A Mistress of the Universe? Not Likely.
Children who have sunk most of their allowance money into Mattel's "Masters of the Universe" toys now have a chance to get something back from the company: $300,000 in college scholarships.
The toy manufacturer recently announced a Masters of the Universe "Create-A-Character" contest, open to all children 12 and under. The child who designs the best new character for the line of toys will win a $100,000 college scholarship and see his or her figure become a new Master of the Universe. Four other finalists will win $50,000 scholarships.
The contest is "designed to foster the creativity of children," according to the company, just as the Masters of the Universe toys are designed to "foster imaginative play in children."
The 500,000 contest entries expected by the Oct. 10 closing date will be, said a Mattel spokesman, Martin Kleinman, a "telling commentary'' on "what's going on in the minds of American children."
To be more precise, the entries may reveal what is going on in the minds of American boys.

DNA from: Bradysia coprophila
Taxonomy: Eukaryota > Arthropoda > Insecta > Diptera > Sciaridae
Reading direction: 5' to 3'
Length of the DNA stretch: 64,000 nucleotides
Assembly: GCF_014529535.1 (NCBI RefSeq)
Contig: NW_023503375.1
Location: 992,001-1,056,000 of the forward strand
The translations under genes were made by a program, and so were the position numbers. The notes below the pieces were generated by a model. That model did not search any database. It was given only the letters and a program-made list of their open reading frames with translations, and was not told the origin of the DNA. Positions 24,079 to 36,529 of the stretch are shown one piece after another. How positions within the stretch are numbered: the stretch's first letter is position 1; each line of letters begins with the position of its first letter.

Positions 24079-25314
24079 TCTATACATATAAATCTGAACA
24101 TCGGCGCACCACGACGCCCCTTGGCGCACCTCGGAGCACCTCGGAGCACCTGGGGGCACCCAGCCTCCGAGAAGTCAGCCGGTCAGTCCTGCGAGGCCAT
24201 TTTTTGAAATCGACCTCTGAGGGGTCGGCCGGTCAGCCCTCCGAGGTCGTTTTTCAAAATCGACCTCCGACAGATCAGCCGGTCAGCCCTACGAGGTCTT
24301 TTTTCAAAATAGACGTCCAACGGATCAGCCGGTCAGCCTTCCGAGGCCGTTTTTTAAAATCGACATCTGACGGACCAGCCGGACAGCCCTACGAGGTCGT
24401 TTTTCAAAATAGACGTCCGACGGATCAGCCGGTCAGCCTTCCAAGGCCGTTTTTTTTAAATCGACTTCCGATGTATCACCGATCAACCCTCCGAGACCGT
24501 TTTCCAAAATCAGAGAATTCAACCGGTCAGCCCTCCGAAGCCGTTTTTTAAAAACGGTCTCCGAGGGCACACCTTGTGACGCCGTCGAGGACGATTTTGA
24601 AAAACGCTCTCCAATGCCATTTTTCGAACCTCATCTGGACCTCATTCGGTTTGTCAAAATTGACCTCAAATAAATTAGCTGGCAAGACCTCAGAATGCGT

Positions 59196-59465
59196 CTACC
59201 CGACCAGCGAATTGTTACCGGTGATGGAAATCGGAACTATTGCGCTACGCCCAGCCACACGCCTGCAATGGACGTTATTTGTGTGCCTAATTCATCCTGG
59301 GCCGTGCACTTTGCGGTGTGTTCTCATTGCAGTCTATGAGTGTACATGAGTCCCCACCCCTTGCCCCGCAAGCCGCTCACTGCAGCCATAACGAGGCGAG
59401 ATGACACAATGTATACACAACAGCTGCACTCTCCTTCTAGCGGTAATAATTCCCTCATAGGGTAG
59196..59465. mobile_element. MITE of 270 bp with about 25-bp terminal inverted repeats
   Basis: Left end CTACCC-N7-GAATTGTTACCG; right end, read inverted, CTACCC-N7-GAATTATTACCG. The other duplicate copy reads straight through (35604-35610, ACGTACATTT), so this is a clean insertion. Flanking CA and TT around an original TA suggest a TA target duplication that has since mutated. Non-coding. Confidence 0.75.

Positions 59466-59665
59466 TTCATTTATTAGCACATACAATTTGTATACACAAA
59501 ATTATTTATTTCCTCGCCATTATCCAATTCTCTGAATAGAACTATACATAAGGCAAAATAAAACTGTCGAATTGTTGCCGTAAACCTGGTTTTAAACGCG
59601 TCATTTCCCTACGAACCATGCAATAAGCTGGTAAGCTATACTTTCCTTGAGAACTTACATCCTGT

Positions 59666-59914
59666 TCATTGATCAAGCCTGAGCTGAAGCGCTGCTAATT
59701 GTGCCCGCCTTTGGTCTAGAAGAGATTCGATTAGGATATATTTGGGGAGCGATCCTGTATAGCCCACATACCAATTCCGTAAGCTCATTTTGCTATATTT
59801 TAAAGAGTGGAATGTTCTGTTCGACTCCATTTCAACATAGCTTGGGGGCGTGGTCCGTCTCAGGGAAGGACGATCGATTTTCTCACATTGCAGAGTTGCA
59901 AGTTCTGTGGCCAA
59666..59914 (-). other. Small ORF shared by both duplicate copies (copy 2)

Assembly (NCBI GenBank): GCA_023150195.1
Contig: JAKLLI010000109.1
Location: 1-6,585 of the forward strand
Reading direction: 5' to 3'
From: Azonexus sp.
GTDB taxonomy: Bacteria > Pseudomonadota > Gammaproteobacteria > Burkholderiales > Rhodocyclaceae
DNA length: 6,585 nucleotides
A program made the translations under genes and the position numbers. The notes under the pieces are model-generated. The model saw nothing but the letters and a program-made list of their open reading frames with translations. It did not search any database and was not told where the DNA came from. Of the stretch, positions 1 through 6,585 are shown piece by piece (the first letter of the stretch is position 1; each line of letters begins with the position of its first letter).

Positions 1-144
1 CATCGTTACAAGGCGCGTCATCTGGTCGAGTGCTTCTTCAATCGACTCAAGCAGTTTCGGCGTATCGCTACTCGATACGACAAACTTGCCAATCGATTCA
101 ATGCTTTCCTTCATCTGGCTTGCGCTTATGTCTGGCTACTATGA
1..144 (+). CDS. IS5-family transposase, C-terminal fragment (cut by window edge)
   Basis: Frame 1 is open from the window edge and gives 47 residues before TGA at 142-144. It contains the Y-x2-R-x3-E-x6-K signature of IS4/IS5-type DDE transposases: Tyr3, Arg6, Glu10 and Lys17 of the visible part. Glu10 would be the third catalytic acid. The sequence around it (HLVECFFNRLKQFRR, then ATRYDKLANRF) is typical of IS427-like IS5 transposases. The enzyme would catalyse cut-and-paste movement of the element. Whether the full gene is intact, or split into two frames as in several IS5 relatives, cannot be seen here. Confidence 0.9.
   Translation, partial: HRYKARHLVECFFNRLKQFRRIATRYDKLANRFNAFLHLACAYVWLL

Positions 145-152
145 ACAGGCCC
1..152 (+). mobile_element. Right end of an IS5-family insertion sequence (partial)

As Mr. Kleinman acknowledged, Masters of the Universe is one of the company's "boys' toy" products. Among children buying and playing with the toys, the boy-to-girl ratio is nine to one, he said. Thus, "the odds of a girl entering the contest would probably be consistent with that."
The Masters of the Universe lineup includes the "heroic warrior" he-manand his friends, who battle "the evil Skeletor and his henchmen on the mythical planet of Eternia." Only two of the 31 characters in the line are women: Teela, the "heroic warrior goddess," and Evil-Lyn, the "evil warrior goddess."
Introduced in 1982, Masters of the Universe is currently the company's top product line, with 1985 retail sales expected to reach $450 million this year.
Mattel is "one of the few" toy companies that divides its line into boys' and girls' toys, Mr. Kleinman said. The company's largest selling line of girls' toys is the Barbie Doll, which had 1984 worldwide sales of $400 million.